Narcissism and Oedipus Complex
|Course||English Language and Literature|
|Keywords||Wuthering Heights narcissism Oedipus complex Tragedy of love|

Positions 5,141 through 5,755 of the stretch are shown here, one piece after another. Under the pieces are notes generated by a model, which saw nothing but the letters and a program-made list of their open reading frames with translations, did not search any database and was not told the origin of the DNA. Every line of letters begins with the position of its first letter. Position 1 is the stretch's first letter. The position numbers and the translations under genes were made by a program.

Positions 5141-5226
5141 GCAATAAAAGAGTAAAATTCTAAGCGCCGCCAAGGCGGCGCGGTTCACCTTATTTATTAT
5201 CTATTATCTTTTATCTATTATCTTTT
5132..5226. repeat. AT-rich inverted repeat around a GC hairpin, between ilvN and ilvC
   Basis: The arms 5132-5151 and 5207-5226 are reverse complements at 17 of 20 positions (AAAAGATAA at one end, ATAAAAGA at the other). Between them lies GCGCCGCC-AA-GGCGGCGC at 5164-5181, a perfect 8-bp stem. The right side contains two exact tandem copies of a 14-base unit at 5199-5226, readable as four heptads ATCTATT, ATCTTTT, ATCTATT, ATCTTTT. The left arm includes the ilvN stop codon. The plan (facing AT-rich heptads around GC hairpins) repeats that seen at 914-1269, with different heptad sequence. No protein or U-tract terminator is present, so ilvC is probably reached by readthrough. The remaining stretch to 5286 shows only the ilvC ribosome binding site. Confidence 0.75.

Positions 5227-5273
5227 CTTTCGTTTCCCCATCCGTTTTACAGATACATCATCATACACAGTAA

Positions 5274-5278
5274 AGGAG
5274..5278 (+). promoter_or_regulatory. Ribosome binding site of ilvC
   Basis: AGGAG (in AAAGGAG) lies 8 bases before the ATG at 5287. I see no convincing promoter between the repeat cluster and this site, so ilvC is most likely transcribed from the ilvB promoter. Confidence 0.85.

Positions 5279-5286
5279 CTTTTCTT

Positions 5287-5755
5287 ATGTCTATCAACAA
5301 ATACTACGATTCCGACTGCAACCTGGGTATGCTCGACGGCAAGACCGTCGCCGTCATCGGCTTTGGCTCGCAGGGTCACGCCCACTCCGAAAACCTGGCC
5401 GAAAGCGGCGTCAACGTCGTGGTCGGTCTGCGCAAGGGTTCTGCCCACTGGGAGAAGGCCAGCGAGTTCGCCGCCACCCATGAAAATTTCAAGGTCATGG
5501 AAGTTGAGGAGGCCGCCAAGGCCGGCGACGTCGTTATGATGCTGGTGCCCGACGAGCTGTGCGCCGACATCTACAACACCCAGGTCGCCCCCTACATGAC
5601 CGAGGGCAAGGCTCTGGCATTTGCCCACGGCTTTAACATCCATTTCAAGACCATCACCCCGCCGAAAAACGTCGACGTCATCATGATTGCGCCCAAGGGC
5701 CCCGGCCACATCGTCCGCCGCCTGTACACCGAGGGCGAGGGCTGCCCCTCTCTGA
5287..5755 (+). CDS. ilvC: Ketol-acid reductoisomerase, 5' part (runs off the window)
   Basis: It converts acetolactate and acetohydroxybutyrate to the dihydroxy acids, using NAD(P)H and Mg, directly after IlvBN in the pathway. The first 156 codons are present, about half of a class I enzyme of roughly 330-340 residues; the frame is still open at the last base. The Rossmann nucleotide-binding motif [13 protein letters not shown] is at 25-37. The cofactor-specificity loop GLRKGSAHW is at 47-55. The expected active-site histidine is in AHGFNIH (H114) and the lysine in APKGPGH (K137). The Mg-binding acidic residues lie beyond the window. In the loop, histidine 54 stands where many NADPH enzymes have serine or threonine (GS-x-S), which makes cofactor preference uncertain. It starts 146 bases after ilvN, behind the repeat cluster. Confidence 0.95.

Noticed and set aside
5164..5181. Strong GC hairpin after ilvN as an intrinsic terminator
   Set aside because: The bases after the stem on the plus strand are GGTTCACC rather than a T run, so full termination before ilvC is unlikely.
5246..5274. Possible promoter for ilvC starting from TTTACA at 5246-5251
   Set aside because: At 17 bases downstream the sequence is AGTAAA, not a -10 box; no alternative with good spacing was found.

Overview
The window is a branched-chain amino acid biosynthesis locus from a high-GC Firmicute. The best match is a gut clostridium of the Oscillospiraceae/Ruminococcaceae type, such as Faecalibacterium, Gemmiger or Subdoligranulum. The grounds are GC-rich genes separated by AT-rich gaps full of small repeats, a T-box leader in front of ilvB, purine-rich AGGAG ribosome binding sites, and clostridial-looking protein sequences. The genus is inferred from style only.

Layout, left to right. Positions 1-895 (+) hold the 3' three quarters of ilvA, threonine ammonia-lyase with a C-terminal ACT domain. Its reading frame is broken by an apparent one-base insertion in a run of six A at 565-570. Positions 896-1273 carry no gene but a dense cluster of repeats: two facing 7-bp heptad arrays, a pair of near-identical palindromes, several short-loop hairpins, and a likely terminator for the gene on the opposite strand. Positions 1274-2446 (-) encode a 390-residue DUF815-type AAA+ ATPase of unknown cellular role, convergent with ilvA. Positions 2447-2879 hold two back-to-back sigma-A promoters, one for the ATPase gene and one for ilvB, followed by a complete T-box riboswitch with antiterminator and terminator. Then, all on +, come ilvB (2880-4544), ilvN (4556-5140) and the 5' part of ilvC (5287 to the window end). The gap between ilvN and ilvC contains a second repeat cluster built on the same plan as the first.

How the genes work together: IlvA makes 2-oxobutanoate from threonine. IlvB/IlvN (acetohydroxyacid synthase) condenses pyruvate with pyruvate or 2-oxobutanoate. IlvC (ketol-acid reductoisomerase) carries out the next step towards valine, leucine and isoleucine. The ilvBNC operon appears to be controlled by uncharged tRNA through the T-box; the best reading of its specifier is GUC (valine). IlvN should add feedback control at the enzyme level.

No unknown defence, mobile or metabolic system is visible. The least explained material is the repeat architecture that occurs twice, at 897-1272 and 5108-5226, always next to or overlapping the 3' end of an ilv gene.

Wuthering Heights has attracted a lot of readers since its publication. Most of scholars study the work from the style of the novel, the point of theme, or the analysis of the character. Some critics interpret the novel from new angles--applying psychological theories to the study of Wuthering Heights, however, most studies focus on Emily Bronte’s narcissistic inclination, and few studies focus on the Oedipus complex of Emily Bronte.In this thesis, Wuthering Heights is approached from the angle of psychological criticism. Through the interpretation of the novel and research of Emily Bronte’s life experience, Emily Bronte’s narcissism and Oedipus complex both can be disclosed. The psychological defects are also immensely reflected on the two protagonists, who possessed the same inclination with the author, giving rise to irreconcilable conflicts in the hero and heroine, and directed their love to the miserable ending.Through exploring Narcissism and Oedipus complex as the negative influence of the love tragedy in Wuthering Heights, we can find the influence of Emily Bronte’s family background upon the formation of her personality whose defects castle herself into agony. The torture in the emotion as the effect of their personality is also vividly represented by the protagonists. The analysis may provide some inspiration to the love in our realistic life, illuminating the understanding of the novel, Wuthering Heights and the author herself.This thesis is composed by five chapters. Chapter one briefly introduces the background of the author and the novel, giving a brief overview of overseas and domestic research on Wuthering Heights. Chapter two explores modern psychological theories and Emily Bronte’s life experience. Through analyzing Emily Bronte’s misfortune in her childhood and her poems, we can find Emily Bronte’s writings reveal the narcissism and Oedipus complex inclination of her. Under the influence of Emily Bronte, the two protagonists are tainted with the same psychological defects. Chapter three discusses Heathcliff and Catherine’s narcissism. Catherine’s narcissism is revealed in her self-consciousness, her "homesickness" and her hysteria, while Heathcliff’s narcissism is mainly represented in his sadism and masochism. The two narcissists are provoked by the selfishness of each other, and the conflicts are inevitable. Chapter four explores Heathcliff’s Oedipus complex and the influence of Oedipus complex to the love between Catherine and Heathcliff. Under the influence of Oedipus complex, Heathcliff is too emotionally dependent on Catherine, which finally makes Catherine bored and prefers to marry Edgar. Eventually, Catherine’s betrayal triggers the love tragedy. Chapter five concludes the whole thesis: influenced by psychological defects of Emily Bronte, the two protagonists, Heathcliff and Catherine both represent the same personality, narcissism and Oedipus complex, with the author. Narcissism makes them selfish and torture each other, while Oedipus complex leads to the imbalance in their love. Thus intense conflicts between the lovers arise, and the love tragedy is inevitable.